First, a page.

At this point I started developing the actual pikaday-input component. You can look at the relevant files addon/components/pikaday-input.js and tests/unit/components/pikaday-input-test.js on GitHub. This article is not about developing a component so I won't explain the development process step by step. But if you embark on this way I can give you a few pointers.

The tests include a few workarounds to get them working, they make sure the acceptance test helpers are available in the component test and that the component is correctly destroyed after each test. I suspect this will not be necessary with future Ember CLI releases. Testing the Pikaday popup took me a lot of time.

jQuery allows you to trigger events manually with $('selector').trigger('event'). But this method has a big catch: It only triggers events added through the jQuery interface. Since Pikaday does not use jQuery I have to dispatch native events, events triggered via jQuery will not work with Pikaday. Keep that in mind and it will save you countless hours debugging.

The components code itself is pretty short, key points are setting up Pikaday and correctly removing it whenever the component is destroyed. The rest of the code is making sure to properly handle the value binding.

Before being able to publish my addon I had to make sure the two dependencies will be installed and available in the consuming application. There are multiple ways to do this, the most straightforward way is to vendor the required files with the addon. This means putting the files into the vendor directory and importing them from there.

Since this is completely sidestepping Bower or having your addon depend on Bower which results in an inflated package size I opted for the blueprint method. Ember CLI has a concept called blueprints which can be used to generate files. Blueprints recently got the ability to add Bower dependencies to bower.json. This is exactly what I need to make sure my addons dependencies are installed.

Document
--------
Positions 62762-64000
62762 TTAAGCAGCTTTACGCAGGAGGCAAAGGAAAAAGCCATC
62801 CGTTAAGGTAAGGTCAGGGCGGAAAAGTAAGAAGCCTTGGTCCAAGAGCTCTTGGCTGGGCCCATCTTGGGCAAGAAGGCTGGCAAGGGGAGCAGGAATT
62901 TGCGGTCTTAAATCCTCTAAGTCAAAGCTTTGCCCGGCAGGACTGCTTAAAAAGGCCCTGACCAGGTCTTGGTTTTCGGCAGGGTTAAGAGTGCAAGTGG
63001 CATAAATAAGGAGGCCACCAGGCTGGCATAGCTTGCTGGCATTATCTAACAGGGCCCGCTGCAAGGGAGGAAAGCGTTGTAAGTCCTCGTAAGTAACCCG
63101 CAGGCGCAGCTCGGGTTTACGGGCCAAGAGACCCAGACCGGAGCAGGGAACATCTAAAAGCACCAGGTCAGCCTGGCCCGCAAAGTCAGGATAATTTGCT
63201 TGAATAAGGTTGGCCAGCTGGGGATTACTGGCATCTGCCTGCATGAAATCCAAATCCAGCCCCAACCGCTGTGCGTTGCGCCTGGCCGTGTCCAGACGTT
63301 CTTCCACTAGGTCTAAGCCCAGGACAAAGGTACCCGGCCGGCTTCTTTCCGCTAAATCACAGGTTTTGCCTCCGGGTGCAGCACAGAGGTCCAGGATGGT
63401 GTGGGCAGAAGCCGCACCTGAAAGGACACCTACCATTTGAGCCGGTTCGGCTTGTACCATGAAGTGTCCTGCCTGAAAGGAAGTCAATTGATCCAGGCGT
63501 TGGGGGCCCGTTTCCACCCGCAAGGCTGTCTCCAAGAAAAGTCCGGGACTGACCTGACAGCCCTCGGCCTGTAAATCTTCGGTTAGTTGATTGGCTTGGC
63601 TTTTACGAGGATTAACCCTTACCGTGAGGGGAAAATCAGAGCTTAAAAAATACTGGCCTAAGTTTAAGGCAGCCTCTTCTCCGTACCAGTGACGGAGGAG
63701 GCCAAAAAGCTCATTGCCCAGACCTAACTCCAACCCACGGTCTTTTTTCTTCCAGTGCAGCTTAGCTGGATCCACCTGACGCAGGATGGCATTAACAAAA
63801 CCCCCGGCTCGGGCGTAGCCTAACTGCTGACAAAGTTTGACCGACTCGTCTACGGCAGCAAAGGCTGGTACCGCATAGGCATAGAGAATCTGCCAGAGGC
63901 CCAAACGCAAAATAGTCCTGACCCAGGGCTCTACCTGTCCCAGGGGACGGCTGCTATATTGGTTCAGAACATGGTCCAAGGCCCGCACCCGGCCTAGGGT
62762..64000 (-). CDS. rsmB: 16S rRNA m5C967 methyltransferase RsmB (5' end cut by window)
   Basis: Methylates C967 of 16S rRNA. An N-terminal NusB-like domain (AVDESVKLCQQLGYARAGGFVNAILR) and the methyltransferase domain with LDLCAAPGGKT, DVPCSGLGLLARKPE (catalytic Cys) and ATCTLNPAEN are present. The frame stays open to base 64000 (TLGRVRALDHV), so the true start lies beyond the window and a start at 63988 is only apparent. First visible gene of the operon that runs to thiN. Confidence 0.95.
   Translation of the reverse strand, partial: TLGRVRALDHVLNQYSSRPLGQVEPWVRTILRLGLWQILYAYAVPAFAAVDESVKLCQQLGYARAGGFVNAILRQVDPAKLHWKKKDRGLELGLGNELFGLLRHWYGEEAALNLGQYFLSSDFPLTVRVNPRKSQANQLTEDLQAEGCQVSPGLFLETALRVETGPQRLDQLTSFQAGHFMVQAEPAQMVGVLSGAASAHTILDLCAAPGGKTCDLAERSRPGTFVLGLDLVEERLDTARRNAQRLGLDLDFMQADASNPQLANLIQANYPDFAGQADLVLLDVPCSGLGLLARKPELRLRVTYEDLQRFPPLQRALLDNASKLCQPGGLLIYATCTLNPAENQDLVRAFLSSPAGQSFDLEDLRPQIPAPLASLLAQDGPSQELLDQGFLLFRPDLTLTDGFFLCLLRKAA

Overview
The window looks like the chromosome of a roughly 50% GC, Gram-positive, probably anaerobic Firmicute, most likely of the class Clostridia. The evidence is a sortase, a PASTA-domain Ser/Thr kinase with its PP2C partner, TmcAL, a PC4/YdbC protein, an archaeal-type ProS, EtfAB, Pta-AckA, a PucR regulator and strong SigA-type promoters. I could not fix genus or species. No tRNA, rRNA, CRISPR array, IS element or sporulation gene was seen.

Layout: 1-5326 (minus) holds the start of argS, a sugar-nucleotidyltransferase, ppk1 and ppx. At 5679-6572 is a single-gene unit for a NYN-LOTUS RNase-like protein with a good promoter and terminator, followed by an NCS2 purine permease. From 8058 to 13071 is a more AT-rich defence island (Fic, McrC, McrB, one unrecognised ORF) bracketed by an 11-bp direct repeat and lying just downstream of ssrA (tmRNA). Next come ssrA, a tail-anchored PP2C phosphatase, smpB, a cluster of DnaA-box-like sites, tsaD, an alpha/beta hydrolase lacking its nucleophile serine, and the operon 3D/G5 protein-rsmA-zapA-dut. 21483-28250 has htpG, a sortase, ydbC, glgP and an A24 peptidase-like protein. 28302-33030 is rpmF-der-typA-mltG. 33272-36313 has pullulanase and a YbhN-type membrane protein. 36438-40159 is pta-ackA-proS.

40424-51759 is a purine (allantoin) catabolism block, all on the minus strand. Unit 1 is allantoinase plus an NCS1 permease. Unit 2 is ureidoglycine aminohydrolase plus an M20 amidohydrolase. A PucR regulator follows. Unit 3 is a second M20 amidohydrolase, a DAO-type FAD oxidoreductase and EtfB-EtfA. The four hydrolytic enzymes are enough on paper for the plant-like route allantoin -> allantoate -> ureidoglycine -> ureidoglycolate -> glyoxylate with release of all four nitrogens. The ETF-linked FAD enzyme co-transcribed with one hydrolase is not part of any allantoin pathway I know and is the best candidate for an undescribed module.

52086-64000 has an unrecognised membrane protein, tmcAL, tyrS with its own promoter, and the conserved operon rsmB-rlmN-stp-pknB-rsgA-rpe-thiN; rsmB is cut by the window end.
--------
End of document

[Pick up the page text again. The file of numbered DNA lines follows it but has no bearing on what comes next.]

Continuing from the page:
Creating a blueprint is relatively easy, I created a index.js file in the appropiate directory and used addBowerPackageToProject in the afterInstall hook to add my dependencies to the project. The downside of using the blueprint method is having to run two commands instead of one to install the addon. But since there is no perfect method for adding dependencies I can live with that flaw.

Now I only had to make sure the dependencies files are imported into the consuming application. As mentioned above the entry point of my addon is the right place to do this. I used the included hook to import the three files in the correct order.

Having written the tests and the component itself and making sure everything is correctly installed and imported in a consuimg application it was time for me to publish the addon. This meant making sure the package.json has all the relevant information. I changed the repository attribute to the correct link, added a few keywords and set my name as the author. After committing I was ready to publish my addon. With npms help I updated the version of my addon and created the corresponding git tag. Then I pushed my code to the git remote and published the new version of the addon.

Done, now everybody can use the component in their application by installing the addon with two simple commands: npm install --save-dev ember-pikaday and ember g ember-pikaday.

I appreciate any feedback you migth got, you can reach me @stravid or write an email to david.strauss[at]edgycircle.com